If these events are not important to you, we hope you will speak up so we can gauge if the events need to be discontinued in this area, and if they are important to you, we hope you choose to join as members in order to keep these events thriving.
Board of Directors,
Magnolia Park Merchants Association
Despite the threatening tone, the email did not create a rush to join by merchants. However, it did manage to offend some dues paying members and LNO participants . Also, the email demonstrated the lack of transparency about finances.
On a gofundmepage , the MPMA claimed it got no funding from the City of Burbank in 2017. Also, nowhere in the May 23 email is funding from the city mentioned. However, Mary Hamzoian, Burbank’s Economic Development Manager, says the MPMA got approximately $30,000 from the city, which paid for the following services for the 2017/2018 fiscal year.
$13,000 – Holiday in the Park Street Closure
$1,200 – Holiday in the Park Clean-Up
$12,000 – 10 Months of Ladies Night Out Clean up
$4,000 – 2 months. of WHERE LA Magazine Full-Page Ads ($2,000 each)
$490.50 – new Magnolia Park Kiosk Signs installed
And there’s more. Hamzoian told Media City Groove:
“For FY 18/19 funding has been allocated for the Holiday in the Park Street closure, Holiday in the Park cleaning and the Ladies Night out monthly cleaning.”
On a new funding page , the association claims the event cost $50,000 to put on. Again, no mention that some of the cost is covered by the city. Also, MPMA is putting the squeeze on some dues paying members by demanding money upfront to be included in promotions classified as “fundraisers” for Holiday in the Park. An unsavory practice, which is pretty much guaranteed to reduce the membership ranks.
In terms of, Ladies and Gents Night Out, each food truck and mobile unit pays to park along Magnolia Blvd for the event. 10 months of the year, that money, according to the website for the event, goes to the association: “There is a mandatory $100.00 reservation fee requested from every food truck and a $55.00 reservation fee for mobile boutiques that participates in Ladies Night Out. This covers the cost of parking/police enforcement, parking signs, permits, trash clean up, and advertising costs.”
In June, there were at least 33 food trucks. Bottom line, the MPMA is getting monies, other than member dues, to help cover its costs for its events. This should be acknowledged and all funds accounted for.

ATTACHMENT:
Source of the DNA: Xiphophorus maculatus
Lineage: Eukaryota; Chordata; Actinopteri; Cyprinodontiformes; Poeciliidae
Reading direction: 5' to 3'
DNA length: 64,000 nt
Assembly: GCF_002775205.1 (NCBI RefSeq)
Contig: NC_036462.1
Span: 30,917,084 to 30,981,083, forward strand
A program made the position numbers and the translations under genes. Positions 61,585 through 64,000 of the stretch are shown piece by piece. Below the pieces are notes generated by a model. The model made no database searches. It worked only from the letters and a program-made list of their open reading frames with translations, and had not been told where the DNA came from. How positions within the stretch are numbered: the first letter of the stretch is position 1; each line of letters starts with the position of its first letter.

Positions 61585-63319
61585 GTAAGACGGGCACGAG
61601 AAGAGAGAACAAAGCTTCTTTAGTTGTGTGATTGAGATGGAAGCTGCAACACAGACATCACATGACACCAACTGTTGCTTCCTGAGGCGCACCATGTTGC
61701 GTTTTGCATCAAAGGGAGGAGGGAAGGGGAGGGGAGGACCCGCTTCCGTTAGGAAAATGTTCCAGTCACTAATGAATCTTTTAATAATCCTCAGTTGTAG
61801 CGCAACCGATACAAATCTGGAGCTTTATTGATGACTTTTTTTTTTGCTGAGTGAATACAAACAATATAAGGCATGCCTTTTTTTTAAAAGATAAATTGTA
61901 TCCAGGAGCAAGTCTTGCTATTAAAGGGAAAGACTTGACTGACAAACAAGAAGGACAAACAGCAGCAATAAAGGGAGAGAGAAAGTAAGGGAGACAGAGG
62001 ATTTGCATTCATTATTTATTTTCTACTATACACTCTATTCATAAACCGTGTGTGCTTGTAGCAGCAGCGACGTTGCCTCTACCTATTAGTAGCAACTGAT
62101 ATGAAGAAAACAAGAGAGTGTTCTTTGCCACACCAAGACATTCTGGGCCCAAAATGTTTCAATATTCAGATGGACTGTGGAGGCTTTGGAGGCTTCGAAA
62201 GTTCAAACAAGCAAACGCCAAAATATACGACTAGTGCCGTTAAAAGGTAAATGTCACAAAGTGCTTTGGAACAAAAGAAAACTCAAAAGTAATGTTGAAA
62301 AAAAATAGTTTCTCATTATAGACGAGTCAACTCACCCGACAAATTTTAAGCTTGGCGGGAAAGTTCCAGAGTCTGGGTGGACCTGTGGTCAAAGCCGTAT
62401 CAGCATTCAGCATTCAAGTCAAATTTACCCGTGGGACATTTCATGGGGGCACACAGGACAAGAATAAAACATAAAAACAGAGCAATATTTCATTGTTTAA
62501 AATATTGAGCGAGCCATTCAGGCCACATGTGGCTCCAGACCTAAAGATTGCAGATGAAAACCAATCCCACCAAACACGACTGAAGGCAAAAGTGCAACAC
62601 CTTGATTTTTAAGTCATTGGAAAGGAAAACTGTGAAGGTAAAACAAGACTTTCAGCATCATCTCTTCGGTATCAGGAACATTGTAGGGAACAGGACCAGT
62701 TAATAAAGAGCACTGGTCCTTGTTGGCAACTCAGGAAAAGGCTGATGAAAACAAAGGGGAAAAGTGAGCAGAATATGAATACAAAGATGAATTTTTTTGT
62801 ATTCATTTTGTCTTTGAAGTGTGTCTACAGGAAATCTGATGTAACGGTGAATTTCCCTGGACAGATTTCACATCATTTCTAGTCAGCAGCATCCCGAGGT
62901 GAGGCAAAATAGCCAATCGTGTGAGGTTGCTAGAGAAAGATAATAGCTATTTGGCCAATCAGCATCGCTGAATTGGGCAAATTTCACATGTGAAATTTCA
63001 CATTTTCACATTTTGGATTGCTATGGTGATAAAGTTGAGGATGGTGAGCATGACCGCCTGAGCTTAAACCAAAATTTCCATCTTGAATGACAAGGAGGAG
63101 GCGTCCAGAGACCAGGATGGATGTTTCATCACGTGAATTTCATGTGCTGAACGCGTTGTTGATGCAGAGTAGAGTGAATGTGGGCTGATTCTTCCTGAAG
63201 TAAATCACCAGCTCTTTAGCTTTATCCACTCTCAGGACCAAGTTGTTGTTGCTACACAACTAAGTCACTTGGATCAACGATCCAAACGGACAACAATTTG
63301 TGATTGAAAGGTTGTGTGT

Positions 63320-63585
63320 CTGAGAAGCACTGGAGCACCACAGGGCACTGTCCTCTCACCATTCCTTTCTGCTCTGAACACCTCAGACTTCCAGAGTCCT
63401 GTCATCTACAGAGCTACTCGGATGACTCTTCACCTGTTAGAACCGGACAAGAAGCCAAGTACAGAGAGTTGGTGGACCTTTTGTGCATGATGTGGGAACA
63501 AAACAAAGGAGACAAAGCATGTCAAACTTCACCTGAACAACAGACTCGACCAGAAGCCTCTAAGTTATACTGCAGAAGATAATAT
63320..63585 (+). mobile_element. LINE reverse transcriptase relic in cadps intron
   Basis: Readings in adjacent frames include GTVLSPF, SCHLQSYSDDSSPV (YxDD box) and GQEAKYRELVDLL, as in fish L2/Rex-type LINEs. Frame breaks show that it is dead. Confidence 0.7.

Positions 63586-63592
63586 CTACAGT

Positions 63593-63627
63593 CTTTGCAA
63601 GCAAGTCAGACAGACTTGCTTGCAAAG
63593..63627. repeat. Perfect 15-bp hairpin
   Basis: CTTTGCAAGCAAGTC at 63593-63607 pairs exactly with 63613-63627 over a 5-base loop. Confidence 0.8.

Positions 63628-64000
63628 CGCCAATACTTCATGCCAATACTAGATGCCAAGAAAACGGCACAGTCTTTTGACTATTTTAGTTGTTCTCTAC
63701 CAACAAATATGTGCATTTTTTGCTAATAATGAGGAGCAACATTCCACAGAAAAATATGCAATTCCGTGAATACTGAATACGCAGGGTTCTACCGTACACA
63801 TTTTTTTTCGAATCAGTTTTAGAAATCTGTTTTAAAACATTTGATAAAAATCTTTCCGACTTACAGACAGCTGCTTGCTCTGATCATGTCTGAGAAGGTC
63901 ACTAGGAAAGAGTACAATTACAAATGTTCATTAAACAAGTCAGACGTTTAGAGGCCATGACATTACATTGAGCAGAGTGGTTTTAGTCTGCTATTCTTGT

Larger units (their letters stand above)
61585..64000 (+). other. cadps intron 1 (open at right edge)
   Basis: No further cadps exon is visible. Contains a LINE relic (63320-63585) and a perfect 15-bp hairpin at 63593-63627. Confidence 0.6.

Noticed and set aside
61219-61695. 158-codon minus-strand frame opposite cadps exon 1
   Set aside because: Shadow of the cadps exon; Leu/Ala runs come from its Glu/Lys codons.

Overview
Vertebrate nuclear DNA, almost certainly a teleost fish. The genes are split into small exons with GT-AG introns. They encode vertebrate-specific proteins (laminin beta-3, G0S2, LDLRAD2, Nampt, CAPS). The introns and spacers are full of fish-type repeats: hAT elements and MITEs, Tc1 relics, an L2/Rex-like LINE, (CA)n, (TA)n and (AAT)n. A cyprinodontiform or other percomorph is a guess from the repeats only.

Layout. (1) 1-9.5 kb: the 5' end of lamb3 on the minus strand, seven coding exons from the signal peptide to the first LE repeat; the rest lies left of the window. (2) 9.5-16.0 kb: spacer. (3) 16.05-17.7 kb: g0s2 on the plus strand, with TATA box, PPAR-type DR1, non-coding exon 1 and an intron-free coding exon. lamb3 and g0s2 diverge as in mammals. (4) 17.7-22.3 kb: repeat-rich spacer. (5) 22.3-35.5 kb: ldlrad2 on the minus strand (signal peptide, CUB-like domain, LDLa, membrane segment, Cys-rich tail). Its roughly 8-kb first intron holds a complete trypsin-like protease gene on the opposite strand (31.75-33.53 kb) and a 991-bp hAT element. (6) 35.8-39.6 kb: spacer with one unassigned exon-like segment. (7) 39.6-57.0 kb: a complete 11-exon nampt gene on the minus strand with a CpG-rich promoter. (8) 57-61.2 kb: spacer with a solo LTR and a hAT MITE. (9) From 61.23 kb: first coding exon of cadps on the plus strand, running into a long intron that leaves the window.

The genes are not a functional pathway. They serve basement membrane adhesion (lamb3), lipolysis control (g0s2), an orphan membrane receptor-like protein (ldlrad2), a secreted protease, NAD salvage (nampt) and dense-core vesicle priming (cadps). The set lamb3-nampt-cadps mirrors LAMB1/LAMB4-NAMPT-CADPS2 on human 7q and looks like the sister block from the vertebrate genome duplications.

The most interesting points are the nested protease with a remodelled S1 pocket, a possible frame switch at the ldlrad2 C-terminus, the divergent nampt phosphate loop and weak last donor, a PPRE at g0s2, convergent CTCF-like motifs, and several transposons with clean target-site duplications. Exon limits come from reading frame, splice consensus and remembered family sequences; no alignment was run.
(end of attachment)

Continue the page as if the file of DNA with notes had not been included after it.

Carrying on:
What to do next
If the association is in real serious financial trouble, it should seek assistance from others on how to fund raise and get sponsors to come aboard. There are many non-profits and other organizations in Burbank, which have honed their skills in these areas.
Or perhaps, it’s time for a city agency to step in and take the lead on”Ladies and Gents Night Out” and “Holiday in the Park. ” To allow the two events to just disappear, would be a huge disappointment to thousands of fans. So that should not be an option.
“Save Magnolia Park” campaign
The new “Save Magnolia Park ” campaign is shaking up the town and getting a lot of buzz. The grassroots campaign was sparked by the recent closure of two popular shops and fears the charm of the Magnolia Park business district was under siege. A terrific informational short film was created and then viewed by a ton of folks. Articles in LA Weekly and Los Angeles Magazine spotlighted efforts to protect this business area.
Town hall meeting
Earlier this month, on a hot July 2nd evening, two-to-three hundred people packed the parking lot and spilled out onto the sidewalk at “Geeky Teas & Games,” for a town hall meeting. Organizer, Konstantine Anthony, a Burbank Transportation Commissioner and former candidate for city council, moderated the meeting. Anthony pointed out early in the two-hour meeting that it was meant to “start the conversation” not finalize solutions.
Folks signed up for committees to look into re-zoning Magnolia Park business district as a historic corridor, increasing the number of businesses that own their buildings, set aside space in new development projects for small businesses, and look for ways to correct the imbalance in landlord and tenant rent negotiations.
Larry Ross, owner of “Blast from the Past, ” 3117 West Magnolia Blvd, has been at his present location for almost three years, Also, Ross doesn’t pay rent, which he realizes puts him in an enviable position: ” We’re very, very fortunate. I don’t have a landlord. We own the building. (Applause) That doesn’t mean I don’t care about what’s going on in my neighborhood. If everything cool closes, nobody is coming just for my store. They come to see everybody. It’s a community thing.” Ross is right. It’s a community. All sorts of factions, tenants, landlords, property managers, residents, city officials, need to come together to help the district thrive.
There is much potential in the “Save Magnolia Park” campaign. If the organizers can learn from the past mistakes of groups like the MPMA and the ill-fated Magnolia Park P-BID, they have a good chance at success.